This preview shows pages 1–3. Sign up to view the full content.
This preview has intentionally blurred sections. Sign up to view the full version.View Full Document
Unformatted text preview: Chapter 11 Competitive equilibrium Analytical frameworks for describing consumers and producers have now been described. The process of utility maximization subject to a budget constraint generates consumer demand functions. The decisions of profit maximizing firms given input costs and technology result in cost functions and ultimately supply functions. In the present chapter, these ideas are assembled into a total picture of how an industry operates under the as- sumption that the industry is competitive. The initial focus is strictly on how decision-making by firms and consumers can be applied to solve for market quantity and price (and perhaps other things such as firms profits) in both the short and the long run (recall these are distinguished by the planning horizon of the firm). In the following chapter, we will turn to an examination of the welfare properties of the results of this exercise. We consider the behavior of the industry in both the short run and the long run. As elucidated in our chapter on costs and production, the short run is a period of time short enough so that firms have at least one input in production fixed - which is usually taken to be capital, and in which no entry into the industry can occur. This means that the number of firms in the industry, and, roughly construed, the size of each firm, is fixed in the short run. Thus, the reader might imagine that the short run is a period of time short enough so that no new capital can be installed, and creation of a new firm requires the installation of new units of capital. 235 236 CHAPTER 11. COMPETITIVE EQUILIBRIUM In the long run, firms are free to enter (and exit) the industry, and are free to adjust any inputs of production that were fixed in the short run. Thus, new firms may enter, and existing firms may alter the size of their capital stocks in the long run. But, in a competitive industry, in either the short or long run, all firms believe that the decisions they make have no impact on the market price of the product. Thus, in both spans of time, the market price of the product is a given parameter from the perspective of the individual firm. Perhaps paradoxically, while individual firms take market prices as given, their decisions en masse determine market prices. Thus, the situation is one in which firms collectively determine market prices through their actions, without acknowledging this explicitly in the decision-making process. Ob- viously, this is a simplification (albeit a useful one for a variety of reasons), and we will take up this and related issues in a subsequent chapter in which firms recognize that their decisions have a market-wide impact. The analysis proceeds in logical steps. First, a market demand curve is constructed by aggregating the demands of individual consumers. Then, at least if we are considering a short-run model of market behavior, a market supply curve is formed by aggregating the profit-maximizing decisions of individual firms, and prices and quantities can be found by equating demand...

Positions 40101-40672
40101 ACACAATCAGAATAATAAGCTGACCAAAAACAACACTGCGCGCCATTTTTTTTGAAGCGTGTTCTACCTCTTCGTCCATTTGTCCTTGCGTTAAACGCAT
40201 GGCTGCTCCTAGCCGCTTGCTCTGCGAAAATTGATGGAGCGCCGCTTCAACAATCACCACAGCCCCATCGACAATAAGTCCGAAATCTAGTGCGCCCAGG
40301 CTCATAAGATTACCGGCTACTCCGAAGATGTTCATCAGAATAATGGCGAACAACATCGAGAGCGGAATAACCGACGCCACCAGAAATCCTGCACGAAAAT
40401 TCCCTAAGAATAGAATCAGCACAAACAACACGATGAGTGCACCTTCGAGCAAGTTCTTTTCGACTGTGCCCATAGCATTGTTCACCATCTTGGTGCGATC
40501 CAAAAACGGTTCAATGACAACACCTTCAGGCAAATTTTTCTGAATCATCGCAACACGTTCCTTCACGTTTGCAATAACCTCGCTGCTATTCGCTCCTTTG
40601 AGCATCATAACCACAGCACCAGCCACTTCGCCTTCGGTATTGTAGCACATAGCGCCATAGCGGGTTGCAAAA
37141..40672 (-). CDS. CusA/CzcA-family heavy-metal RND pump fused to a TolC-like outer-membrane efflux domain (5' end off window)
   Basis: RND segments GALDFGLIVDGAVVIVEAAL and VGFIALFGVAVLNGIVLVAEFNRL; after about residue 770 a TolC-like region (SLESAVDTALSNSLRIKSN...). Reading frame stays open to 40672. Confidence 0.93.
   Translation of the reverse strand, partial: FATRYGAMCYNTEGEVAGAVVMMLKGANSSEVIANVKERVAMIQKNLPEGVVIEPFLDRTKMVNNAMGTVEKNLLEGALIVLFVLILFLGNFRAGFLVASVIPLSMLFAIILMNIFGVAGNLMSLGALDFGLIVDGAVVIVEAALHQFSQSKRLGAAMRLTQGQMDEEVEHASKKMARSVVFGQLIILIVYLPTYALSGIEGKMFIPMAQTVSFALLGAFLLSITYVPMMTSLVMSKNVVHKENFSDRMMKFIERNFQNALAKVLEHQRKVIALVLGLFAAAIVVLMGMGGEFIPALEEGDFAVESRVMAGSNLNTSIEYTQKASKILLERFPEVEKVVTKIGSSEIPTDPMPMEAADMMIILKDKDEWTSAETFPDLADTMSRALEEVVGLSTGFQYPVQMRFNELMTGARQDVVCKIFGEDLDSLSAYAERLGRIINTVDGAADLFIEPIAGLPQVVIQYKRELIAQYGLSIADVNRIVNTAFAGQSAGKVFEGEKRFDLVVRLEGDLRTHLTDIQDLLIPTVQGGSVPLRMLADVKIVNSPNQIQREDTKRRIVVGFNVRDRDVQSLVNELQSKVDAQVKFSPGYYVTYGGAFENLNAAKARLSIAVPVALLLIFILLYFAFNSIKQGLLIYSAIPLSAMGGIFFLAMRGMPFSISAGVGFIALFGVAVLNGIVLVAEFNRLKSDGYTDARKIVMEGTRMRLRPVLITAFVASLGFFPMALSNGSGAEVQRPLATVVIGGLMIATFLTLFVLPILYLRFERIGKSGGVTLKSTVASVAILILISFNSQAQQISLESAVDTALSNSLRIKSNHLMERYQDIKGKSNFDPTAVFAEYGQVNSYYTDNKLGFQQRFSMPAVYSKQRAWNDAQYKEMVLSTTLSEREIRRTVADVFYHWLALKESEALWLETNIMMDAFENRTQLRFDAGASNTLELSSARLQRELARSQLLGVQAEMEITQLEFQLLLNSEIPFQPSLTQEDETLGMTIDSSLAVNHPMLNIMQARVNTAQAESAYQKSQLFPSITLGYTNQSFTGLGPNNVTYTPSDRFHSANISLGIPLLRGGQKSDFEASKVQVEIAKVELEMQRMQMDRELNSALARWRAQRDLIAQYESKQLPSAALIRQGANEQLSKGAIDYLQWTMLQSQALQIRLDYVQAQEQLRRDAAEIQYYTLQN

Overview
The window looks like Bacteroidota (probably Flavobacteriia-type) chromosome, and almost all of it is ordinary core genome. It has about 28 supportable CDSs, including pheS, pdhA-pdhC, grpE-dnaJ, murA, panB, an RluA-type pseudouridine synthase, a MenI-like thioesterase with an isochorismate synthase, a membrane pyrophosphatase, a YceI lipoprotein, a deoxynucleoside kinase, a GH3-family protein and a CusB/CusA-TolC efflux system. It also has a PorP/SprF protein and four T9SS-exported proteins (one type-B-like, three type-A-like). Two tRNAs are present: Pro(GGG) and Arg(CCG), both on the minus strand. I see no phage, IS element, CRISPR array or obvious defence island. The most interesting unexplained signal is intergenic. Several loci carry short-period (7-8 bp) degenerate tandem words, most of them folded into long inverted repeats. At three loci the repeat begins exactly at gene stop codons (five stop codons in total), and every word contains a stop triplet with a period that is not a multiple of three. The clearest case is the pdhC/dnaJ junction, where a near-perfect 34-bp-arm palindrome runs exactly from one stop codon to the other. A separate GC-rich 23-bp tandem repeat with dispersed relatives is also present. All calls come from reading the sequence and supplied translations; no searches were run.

View Full Document
- Fall '09